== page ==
When photographing on location, there are a few things we need to think about. The first is the environment: Are we on private or public property? Where’s the sun? Because my choice of lighting is a reflector, I am always looking for open shade. But we need to be prepared for any circumstance. I haven’t always scouted out the location ahead of time; in fact, most situations I walk into, I have no idea what it looks like. I’m OK with that. I like to fly by the seat of my pants. So with that mindset, I always bring a strobe too. This way I can overpower the sun as needed, or add a main light to the ambient light. As I stated in the video, sometimes this choice is dictated by whether or not my power supply is actually charged. I need to be able to improvise.

 

When photographing families, take the time to showcase the bonds between siblings, spouses and parent/daughter and parent/son. These are such precious times to capture, and will add to the experience for the client and to your sale with additional portraits.

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Get creative. Create collages and wall art with scripture or inspirational verses.

 

My least favorite style of photography is in-studio. Maybe because it seems so posed, maybe because I like fresh air and I feel more creative outside. Maybe it’s that I’m just not a fan of studio photography. It’s just not my strength. Regardless, as professionals we need to cater to our clients’ needs and be able to create any style of image they want. For generational portraits, I do like studio lighting, which is traditional and timeless.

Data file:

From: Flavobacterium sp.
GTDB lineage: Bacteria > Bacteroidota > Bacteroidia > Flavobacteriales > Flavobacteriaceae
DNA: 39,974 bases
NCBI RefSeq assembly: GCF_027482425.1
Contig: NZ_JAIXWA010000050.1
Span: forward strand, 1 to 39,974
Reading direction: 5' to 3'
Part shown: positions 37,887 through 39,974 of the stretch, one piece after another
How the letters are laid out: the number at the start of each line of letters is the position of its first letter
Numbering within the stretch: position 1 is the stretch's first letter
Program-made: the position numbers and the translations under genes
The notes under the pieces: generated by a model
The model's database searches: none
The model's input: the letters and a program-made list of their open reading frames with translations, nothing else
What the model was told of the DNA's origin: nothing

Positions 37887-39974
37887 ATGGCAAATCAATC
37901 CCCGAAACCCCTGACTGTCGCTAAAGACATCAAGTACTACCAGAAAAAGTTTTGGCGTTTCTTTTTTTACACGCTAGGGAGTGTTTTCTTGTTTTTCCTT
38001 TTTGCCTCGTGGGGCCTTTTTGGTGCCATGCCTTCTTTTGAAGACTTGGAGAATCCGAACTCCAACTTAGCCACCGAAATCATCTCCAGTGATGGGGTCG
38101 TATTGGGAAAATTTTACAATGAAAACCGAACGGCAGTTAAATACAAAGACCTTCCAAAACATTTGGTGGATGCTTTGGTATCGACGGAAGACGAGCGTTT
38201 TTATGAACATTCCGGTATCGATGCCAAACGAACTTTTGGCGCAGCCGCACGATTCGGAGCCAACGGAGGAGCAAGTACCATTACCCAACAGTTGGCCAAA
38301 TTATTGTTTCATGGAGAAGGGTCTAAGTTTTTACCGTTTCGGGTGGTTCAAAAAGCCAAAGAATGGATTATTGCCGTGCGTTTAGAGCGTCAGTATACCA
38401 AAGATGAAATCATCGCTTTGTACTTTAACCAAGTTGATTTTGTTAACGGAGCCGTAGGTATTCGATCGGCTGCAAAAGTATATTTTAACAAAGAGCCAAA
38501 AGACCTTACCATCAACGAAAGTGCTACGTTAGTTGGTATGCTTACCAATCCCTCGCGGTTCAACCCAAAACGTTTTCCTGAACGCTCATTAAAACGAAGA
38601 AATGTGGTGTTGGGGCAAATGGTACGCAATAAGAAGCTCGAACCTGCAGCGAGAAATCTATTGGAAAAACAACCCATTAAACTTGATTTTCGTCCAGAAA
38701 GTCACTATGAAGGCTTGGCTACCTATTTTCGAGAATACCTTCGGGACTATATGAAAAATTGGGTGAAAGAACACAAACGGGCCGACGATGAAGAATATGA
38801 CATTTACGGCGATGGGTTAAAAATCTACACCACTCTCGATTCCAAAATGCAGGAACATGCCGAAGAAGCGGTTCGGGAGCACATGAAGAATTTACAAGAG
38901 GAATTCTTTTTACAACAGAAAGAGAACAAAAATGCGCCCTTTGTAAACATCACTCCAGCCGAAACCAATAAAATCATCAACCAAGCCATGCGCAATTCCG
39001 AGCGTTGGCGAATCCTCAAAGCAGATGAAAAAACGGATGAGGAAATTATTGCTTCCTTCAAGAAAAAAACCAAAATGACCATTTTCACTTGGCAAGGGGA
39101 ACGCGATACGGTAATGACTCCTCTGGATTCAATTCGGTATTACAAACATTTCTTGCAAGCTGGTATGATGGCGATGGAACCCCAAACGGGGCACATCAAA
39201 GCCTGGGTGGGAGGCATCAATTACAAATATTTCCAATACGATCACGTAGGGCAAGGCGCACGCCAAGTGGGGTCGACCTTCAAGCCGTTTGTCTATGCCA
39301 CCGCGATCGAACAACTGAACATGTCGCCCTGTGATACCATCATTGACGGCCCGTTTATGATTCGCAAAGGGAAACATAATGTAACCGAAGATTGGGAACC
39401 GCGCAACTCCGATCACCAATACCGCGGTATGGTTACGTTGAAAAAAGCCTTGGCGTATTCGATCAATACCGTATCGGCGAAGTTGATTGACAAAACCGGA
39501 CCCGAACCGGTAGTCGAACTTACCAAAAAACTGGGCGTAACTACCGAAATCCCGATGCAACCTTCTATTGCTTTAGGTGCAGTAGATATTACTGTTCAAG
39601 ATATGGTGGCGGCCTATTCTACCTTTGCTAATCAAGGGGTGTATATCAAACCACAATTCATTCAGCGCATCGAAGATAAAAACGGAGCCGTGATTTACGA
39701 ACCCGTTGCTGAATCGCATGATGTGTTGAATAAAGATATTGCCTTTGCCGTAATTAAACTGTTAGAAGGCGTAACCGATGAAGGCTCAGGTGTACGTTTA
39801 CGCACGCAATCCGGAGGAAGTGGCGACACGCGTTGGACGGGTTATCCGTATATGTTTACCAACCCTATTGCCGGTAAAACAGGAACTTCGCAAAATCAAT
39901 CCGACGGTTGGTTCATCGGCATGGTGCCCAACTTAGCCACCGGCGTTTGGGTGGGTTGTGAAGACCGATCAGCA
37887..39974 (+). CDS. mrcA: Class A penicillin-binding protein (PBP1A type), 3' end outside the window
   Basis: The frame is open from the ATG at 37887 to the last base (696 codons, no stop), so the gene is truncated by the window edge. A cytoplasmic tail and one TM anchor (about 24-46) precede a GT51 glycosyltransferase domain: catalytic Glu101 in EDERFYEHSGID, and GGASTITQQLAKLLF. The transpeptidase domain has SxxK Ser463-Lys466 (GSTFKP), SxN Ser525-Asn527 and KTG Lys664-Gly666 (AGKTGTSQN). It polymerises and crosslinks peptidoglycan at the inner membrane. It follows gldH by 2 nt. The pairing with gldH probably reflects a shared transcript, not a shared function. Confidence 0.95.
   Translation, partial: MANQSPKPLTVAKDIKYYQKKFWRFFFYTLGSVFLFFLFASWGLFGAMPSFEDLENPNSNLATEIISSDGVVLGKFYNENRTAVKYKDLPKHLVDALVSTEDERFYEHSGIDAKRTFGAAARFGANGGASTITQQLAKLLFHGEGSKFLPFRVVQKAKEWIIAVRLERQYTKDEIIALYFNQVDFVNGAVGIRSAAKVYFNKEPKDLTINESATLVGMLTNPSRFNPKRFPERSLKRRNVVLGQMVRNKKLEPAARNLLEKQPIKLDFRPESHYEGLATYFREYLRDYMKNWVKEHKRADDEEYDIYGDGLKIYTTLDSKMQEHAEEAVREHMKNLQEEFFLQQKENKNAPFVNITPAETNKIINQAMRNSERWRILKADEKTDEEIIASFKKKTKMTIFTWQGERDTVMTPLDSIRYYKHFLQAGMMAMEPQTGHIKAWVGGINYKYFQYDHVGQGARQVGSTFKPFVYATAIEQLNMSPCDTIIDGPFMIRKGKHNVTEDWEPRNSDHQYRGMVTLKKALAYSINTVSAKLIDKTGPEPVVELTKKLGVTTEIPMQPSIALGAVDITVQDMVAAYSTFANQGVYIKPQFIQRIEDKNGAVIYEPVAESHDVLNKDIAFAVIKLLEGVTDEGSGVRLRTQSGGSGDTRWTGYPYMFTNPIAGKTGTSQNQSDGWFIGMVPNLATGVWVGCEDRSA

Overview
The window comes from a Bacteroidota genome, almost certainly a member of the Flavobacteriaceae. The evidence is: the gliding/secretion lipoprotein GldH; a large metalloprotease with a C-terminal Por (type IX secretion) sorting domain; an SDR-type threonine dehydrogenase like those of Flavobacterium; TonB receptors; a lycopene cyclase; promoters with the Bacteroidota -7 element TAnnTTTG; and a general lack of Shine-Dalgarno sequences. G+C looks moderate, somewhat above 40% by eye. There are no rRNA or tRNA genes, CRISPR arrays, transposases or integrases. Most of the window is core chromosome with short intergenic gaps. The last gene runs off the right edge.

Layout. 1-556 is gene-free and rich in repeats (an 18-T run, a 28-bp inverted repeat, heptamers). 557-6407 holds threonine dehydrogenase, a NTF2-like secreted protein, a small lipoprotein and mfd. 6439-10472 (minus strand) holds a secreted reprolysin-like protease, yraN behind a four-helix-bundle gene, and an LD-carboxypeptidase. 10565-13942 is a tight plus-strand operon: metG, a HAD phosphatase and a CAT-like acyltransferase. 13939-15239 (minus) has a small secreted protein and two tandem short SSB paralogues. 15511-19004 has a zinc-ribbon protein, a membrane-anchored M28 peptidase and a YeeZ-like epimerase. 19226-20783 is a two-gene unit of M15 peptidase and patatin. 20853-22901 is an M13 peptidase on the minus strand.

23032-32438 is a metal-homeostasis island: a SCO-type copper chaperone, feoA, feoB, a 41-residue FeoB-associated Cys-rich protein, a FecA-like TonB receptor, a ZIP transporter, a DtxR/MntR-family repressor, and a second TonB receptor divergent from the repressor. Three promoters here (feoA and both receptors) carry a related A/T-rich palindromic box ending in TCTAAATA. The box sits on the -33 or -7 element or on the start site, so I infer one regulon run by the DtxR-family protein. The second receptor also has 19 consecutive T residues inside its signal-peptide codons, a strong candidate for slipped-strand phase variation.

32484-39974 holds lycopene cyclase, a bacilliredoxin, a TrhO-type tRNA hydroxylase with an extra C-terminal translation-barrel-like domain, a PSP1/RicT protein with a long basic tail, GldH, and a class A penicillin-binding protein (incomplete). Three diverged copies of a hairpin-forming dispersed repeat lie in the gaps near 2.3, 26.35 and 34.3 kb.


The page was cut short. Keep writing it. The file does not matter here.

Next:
In-Studio Modern

 

I like this style because it allows for more creativity. I use a space upstairs in my studio that is painted all white with huge windows and beautiful light. I have gorgeous hardwood floors that give a timeless feel and provide additional creativity.

 

One of the action plans I want you to implement this month is to photograph your family. When is the last time you had professional portraits taken with you in them? I do this once or twice a year during family gatherings. I love looking back and seeing the changes in the children. Some of these images were taken with the camera on a tripod using a remote trigger. For others, we asked a random stranger to “click the button.” Do what you need to do to capture this time with your family. Don’t delay. Trade professional services with another photographer if you need to.

 

In closing, let’s discuss some ways to get the word out about your family portraiture business. In previous months, I have discussed becoming part of your chamber of commerce, setting up displays and networking as much as possible. Create $100 portrait credits to pass out to anyone you feel would be a good fit for your studio. Think about people at church, friends, neighbors and marketing/networking groups.

 

3 Action Plans

Photograph your family. Trade services with another photographer if needed.

Photograph your pastor/minister/priest/rabbi, etc. Bless them with the gift of family portraiture.

Create and pass out 100 $100 gift certificates, good for a portrait credit in your studio.

 

As always, feel free to reach out to me with questions, and keep me posted on your action plans.

 

Be sure to check out this month’s video segment, in which I walk you through my equipment and much more.

 

Want more information on this article? Get access to video content and additional supporting images. Launch the October issue of the magazine by logging in or signing up for a free account by clicking here. Shutter Magazine is the industry’s leading professional photography magazine.

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Family Values and Portraiture with Melanie Anderson